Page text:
No satellites here. Even the old telegraph pole up the hill
is swathed in ivy, hops, waving bindweed,
footed by rhododendron gnawing into its wires.
At night we are pitch black, cut off from
the information highway. Dark matter has gravitational effects:
light, too, draws everything to it like these moths
and ginny spinners banging against my window.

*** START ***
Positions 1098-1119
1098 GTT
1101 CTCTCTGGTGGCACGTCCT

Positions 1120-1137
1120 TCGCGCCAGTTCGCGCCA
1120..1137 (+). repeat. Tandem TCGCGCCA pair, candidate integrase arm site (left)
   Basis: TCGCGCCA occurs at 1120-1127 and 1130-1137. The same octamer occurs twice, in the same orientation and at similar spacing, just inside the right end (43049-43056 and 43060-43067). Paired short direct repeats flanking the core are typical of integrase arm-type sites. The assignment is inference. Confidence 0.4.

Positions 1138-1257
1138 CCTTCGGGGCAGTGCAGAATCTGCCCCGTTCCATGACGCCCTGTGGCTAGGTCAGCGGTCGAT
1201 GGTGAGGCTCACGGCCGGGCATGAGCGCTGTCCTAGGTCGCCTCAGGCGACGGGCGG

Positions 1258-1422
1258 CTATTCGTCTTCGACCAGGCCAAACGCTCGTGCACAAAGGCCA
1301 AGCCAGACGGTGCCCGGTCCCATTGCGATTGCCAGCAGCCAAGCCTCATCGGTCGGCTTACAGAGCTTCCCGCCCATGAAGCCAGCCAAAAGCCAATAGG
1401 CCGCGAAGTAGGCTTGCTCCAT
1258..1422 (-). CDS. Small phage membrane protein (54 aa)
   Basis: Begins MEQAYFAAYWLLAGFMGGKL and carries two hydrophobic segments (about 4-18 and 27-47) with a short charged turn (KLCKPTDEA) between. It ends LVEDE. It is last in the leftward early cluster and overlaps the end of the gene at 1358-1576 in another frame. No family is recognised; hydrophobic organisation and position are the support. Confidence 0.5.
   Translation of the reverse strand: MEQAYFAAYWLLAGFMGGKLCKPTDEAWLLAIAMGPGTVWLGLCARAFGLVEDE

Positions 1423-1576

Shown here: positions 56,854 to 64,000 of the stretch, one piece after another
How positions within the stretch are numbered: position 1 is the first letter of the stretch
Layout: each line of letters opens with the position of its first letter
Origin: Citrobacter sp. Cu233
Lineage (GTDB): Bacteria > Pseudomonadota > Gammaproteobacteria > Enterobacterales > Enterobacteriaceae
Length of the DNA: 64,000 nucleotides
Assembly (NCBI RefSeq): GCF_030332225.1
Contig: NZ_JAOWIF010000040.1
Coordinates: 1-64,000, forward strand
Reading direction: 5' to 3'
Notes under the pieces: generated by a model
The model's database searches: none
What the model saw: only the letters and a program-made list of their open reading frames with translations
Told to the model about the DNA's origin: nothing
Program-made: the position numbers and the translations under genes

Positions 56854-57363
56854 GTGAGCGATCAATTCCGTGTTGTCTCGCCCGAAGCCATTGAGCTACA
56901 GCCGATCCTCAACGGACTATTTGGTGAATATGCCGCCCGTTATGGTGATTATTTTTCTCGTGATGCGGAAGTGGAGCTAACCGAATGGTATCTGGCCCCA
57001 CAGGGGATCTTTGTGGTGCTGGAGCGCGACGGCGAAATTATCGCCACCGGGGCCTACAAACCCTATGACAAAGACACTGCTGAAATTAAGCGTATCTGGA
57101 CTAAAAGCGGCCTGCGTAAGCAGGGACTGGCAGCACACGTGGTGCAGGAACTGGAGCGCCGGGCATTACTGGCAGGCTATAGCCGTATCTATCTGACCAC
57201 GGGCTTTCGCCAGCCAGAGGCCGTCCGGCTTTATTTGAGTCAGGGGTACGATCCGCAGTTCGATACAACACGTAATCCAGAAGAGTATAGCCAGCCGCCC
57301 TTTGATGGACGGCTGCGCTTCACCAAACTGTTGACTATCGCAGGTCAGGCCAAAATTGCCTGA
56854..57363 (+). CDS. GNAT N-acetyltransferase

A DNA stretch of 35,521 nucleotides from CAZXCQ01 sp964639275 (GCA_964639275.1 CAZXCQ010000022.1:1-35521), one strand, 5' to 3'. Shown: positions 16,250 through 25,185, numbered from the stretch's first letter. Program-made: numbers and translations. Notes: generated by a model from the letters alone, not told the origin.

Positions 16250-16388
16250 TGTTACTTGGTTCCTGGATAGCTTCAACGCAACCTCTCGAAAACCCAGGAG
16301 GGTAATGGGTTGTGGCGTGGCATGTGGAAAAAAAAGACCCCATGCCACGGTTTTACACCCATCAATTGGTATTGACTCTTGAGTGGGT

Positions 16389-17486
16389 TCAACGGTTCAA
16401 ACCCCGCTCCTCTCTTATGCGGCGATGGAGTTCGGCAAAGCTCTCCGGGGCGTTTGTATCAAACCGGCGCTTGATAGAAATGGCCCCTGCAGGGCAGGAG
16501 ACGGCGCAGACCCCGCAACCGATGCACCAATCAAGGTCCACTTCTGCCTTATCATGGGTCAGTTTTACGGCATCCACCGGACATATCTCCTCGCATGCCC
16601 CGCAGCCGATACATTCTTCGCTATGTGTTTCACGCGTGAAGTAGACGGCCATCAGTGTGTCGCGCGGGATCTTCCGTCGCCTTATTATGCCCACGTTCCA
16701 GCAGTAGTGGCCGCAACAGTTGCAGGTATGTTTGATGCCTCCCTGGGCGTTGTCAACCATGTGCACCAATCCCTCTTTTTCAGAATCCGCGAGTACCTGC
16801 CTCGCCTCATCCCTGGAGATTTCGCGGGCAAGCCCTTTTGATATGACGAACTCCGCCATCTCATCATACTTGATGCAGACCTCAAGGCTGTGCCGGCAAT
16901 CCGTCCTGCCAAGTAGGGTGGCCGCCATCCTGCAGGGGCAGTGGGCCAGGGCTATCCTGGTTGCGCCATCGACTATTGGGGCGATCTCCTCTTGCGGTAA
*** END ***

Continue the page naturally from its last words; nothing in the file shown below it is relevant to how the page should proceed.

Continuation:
From space, we’re a scattering of light across the cold
Northern Hemisphere—we see only stars, collisions
a thousand thousand years old, a history of accidents,
who did what to whom, and in what circumstances,
how best to father and mother an Olympic hurdler, or a king.
But I have no time for celebrities, feel only the enveloping dark,
briar rose petals scattered across disappearing hills,
one rook calling to another in the aspens.